And if you’re a writer, I shouldn’t even need to explain to you why it’s in your best interest to keep small presses and literary journals out there. Unless you plan on getting really lucky, you’ll likely need to publish in these venues before you can hope to land an agent or a two book deal with a major publishing house (and those of us who are really being honest with ourselves know that the likelihood is that we’ll publish in these smaller places forever).

But culling gifts from small presses and journals is not just a good deed; it also makes for some genuinely awesome presents. Buying small press books or literary journals for your loved ones who enjoy reading will most likely expose them to authors, stories, and books they would never otherwise have heard of. It doesn’t mean you just buy something random that the recipient of the gift won’t even want. There are so many varied small press books and journals out there, you’re bound to find something for every reader on your gift list if you just take the time to look. I LOVE getting a book that looks good but that I didn’t even know existed for a gift. It’s an unexpected treat; it gives me something I never would have known I wanted and often opens up a whole new world of books I want to read when I find a new author whose writing I love.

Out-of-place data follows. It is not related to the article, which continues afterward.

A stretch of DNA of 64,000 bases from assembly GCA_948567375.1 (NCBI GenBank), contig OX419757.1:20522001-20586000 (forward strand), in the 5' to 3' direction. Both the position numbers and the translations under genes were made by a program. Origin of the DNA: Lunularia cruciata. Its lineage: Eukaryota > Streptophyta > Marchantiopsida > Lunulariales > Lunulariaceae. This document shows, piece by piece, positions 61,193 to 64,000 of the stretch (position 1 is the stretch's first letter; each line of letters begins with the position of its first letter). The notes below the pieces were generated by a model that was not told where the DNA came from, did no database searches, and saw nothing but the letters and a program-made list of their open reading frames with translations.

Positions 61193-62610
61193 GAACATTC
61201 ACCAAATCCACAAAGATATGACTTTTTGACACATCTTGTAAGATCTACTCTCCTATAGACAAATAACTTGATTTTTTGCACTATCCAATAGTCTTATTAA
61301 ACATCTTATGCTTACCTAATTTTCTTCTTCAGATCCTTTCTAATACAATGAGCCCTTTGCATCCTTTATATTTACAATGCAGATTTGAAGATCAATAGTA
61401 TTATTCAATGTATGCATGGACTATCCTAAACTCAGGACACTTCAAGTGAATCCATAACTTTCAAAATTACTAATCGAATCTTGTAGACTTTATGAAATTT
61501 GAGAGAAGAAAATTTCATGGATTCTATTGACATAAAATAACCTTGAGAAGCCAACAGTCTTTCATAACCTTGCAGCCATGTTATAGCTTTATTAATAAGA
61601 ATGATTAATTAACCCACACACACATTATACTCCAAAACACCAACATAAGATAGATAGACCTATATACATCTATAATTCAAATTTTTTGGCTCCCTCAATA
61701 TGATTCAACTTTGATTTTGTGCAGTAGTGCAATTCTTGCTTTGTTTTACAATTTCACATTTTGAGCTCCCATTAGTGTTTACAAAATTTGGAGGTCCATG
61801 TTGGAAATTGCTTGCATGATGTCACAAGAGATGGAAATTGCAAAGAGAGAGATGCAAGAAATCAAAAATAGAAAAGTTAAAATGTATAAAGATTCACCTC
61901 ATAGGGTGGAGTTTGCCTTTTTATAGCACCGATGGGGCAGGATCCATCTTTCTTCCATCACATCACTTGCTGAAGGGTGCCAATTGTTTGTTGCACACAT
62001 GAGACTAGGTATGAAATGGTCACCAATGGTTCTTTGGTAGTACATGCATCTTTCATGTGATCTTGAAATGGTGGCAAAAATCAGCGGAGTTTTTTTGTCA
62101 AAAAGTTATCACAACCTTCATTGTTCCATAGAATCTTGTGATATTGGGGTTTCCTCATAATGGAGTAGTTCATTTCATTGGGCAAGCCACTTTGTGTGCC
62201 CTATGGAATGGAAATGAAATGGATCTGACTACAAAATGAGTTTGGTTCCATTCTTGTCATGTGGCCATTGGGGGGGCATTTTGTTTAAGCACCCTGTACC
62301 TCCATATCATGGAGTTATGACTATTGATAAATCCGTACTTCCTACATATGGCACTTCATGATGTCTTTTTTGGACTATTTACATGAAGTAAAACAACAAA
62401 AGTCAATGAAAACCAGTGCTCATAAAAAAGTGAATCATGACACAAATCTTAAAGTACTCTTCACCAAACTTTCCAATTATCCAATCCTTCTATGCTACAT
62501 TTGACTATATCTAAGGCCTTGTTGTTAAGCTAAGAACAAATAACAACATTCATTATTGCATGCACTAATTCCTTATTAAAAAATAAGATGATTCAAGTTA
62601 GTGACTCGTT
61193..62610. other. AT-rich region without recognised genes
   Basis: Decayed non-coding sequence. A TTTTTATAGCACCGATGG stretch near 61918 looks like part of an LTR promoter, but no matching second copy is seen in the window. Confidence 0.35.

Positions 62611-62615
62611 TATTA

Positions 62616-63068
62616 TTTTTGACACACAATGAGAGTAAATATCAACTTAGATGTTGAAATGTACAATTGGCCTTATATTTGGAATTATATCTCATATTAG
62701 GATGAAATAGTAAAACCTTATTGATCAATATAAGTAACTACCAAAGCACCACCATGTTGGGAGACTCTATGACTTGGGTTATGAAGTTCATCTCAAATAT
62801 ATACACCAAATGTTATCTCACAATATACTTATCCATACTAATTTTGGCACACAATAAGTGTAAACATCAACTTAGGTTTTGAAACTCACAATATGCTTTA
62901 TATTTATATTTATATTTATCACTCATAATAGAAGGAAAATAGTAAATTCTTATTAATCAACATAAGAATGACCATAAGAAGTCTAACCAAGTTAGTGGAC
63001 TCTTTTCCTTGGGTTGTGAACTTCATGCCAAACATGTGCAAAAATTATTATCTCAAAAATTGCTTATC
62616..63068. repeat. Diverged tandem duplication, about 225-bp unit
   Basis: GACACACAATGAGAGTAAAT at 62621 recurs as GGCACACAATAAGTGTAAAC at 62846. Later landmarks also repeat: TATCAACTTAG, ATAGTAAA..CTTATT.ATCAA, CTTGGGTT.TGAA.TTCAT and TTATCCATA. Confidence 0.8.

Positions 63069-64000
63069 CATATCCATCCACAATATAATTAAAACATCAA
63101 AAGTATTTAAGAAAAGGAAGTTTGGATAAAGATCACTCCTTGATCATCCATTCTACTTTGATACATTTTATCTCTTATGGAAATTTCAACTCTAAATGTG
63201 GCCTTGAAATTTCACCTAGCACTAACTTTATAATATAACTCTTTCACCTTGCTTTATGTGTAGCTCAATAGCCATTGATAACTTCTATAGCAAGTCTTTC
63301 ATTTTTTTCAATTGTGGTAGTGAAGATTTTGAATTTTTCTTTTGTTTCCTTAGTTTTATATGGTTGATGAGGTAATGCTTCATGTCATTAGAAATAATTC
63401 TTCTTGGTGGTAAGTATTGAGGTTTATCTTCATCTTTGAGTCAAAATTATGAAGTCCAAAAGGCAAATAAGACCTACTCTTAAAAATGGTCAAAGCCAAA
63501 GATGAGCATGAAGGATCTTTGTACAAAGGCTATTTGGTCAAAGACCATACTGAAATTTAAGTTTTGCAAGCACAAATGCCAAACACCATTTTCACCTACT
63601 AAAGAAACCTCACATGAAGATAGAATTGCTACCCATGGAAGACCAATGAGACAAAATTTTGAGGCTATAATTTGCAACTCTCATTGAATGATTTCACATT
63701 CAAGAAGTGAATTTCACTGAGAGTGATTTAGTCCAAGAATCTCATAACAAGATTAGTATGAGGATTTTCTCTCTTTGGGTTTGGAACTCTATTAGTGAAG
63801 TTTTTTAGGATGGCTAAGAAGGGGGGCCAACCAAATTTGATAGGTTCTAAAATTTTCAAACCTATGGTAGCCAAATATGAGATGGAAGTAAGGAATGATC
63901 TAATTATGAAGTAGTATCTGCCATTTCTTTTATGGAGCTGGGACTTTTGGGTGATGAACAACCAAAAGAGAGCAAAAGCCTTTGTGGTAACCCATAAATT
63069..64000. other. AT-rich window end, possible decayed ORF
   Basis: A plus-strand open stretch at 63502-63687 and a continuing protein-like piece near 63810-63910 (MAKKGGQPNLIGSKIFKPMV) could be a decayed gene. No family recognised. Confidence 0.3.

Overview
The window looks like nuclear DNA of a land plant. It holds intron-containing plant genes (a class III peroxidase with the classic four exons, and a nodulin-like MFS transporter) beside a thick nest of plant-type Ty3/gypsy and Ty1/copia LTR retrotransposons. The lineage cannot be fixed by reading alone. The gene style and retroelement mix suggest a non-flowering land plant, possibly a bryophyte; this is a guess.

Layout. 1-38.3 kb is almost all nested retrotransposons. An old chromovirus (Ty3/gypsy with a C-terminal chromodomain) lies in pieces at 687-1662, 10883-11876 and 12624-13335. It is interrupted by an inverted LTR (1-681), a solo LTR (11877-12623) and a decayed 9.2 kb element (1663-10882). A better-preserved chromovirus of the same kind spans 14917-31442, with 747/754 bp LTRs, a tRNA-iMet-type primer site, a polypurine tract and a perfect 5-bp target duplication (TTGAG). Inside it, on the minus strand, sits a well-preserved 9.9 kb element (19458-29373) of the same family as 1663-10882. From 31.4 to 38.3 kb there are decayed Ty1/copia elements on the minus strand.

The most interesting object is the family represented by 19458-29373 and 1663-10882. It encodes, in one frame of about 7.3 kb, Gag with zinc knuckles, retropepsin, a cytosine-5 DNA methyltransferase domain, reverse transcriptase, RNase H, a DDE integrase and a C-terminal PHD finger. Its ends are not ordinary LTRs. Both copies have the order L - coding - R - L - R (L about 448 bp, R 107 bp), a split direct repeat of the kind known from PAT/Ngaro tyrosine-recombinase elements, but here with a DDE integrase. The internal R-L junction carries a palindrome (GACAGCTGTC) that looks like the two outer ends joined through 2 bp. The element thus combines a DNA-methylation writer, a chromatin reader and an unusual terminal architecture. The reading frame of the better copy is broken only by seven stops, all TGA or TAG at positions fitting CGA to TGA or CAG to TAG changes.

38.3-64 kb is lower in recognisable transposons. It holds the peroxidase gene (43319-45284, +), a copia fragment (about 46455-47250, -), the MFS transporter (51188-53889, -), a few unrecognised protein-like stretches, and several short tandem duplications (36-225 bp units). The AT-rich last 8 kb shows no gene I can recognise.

So why not give it a try this year? To get started, you can find a good list of small presses and literary journals, complete with links to the press and journal websites, at NewPages.com. NewPages also posts book and journal reviews, which might help you pick out what to buy for whom, if you’re having trouble. Go here to look for small presses, and here to find a list of literary journals.